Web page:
Rhodes: ‘Does this House think that it is right that men in a state of pure barbarism should have the vote?  Treat the natives as a subject people.  Be the lords over them.  The native is to be treated as a child and denied the franchise.’  ibid.

 

Gold was discovered in the Transvaal.  ibid.

 

 

On 22nd January 1879 this was the site of one of the most humiliating defeats ever suffered by the British army.  In just 3 hours over 1,200 British troops armed with state-of-the-art weapons were annihilated by an African army equipped only with spears, shields, and a collection of old muskets.  Dr Gus Casely-Hayford, Lost Kingdoms of Africa II: The Zulu Kingdom, BBC 2010

 

They settled in a region that would eventually become known as KwaZulu-Natal.  ibid.

 

Around the Zulu nation Southern Africa was changing.  ibid.

 

King Shaka: Britain traded with the Zulu.  ibid.

 

The defeat at Blood River split the Zulu kingdom in two.  ibid.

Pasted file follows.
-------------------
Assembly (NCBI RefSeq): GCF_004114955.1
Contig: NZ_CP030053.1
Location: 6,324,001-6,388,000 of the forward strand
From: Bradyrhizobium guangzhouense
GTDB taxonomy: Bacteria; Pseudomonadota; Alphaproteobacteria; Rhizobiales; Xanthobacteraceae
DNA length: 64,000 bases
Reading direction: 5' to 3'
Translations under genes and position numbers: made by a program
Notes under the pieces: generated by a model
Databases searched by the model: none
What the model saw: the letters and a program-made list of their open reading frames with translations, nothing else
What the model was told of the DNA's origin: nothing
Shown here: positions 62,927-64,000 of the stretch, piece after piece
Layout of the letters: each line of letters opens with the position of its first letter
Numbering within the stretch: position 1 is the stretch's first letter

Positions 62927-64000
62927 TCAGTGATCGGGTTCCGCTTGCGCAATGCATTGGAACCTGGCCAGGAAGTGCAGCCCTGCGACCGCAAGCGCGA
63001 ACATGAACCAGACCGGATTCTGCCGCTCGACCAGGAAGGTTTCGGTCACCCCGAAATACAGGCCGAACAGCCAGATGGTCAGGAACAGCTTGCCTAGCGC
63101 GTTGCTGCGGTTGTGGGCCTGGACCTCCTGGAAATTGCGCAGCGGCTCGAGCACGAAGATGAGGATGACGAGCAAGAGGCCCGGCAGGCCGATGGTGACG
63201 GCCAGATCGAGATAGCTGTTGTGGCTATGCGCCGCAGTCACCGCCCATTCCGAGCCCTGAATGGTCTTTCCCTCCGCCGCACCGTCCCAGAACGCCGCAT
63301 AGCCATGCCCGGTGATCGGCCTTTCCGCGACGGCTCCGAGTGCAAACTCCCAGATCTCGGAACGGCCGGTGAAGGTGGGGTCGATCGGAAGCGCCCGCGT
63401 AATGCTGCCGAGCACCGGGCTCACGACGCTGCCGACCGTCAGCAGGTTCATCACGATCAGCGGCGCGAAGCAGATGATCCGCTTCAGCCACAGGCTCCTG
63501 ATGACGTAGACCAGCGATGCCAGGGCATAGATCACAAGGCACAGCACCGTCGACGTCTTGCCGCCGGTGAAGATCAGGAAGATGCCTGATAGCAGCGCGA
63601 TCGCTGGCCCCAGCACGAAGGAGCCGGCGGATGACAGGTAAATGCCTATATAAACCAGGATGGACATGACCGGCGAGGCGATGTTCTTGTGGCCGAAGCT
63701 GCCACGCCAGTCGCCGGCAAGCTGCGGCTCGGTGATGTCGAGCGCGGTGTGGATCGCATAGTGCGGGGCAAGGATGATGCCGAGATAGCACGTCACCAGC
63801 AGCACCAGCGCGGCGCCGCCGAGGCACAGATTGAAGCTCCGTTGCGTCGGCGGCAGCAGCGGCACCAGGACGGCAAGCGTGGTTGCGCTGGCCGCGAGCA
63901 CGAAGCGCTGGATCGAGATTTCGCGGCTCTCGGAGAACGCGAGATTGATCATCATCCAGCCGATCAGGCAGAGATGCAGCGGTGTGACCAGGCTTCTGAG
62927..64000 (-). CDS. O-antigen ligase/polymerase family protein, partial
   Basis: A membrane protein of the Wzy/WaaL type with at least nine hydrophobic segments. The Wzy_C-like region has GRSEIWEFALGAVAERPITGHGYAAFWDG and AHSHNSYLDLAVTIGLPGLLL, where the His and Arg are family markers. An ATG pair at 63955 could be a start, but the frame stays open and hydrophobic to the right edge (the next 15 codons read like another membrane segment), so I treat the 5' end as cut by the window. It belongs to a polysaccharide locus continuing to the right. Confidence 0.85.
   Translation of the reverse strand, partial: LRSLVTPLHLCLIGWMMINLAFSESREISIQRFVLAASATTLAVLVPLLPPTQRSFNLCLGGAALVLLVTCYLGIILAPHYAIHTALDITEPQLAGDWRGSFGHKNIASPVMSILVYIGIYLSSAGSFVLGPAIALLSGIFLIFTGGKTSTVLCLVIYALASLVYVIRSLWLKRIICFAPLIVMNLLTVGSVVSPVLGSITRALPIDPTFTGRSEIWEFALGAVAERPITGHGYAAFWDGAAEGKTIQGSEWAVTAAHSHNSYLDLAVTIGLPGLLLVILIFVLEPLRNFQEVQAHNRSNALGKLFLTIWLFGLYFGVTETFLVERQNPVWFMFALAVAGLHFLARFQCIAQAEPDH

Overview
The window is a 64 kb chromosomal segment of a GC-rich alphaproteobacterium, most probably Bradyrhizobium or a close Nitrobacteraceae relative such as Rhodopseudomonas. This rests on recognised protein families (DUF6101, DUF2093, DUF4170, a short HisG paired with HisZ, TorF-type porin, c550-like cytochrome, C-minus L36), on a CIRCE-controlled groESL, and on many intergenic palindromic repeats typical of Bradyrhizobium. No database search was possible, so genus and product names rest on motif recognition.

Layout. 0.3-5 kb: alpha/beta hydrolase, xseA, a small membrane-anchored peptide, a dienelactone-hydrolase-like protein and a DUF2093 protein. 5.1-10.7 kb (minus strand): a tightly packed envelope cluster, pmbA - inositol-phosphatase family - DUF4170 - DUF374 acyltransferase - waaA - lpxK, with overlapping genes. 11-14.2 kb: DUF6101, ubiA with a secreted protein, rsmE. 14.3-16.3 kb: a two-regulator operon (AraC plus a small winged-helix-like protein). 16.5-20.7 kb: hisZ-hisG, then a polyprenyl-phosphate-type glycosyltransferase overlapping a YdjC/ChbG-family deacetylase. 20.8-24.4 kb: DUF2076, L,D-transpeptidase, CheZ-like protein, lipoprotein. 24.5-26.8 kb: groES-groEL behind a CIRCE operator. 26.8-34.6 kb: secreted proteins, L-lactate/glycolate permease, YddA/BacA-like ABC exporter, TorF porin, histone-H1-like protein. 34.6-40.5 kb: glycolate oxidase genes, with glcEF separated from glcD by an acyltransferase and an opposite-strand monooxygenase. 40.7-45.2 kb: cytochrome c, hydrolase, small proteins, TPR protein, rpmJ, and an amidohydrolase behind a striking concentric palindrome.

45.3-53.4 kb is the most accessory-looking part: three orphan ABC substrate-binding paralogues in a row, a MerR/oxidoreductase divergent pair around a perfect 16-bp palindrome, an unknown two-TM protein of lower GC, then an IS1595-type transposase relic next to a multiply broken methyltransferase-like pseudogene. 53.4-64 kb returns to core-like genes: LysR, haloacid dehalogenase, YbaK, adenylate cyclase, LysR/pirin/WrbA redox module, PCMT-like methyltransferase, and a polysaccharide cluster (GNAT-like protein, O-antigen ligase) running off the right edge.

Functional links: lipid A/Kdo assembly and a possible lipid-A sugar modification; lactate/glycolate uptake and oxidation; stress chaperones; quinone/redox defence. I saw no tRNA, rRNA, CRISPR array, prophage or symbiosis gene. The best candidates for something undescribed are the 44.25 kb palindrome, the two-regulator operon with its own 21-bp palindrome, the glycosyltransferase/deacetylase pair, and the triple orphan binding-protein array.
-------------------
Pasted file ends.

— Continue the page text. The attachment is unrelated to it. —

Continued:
The invasion force consisted of around 12,000 man made up of British soldiers and African support troops.  ibid.

 

The kingdom was plunged into a bitter civil war ... The glorious kingdom that Shaka had built had been systematically destroyed.  ibid.

 

 

In 1901 British troops were fighting a brutal war over the gold-rich territories of South Africa.  The Boar War was fought between the largest empire in the history of the world, and a small force of untrained Dutch farmers  the Boars ... Nineteenth century cavalry warfare was about to meet twentieth-century guerrilla fighting.  Andrew Marrs Making of Modern Britain, BBC 2009

 

The Boar War was known as Joes war.  Chamberlain was confident of victory.  But the Boars were out-manoeuvring the British, ambushing the army and then disappearing into the hills.  The conflict was turning into Imperial Britains own Vietnam.  ibid.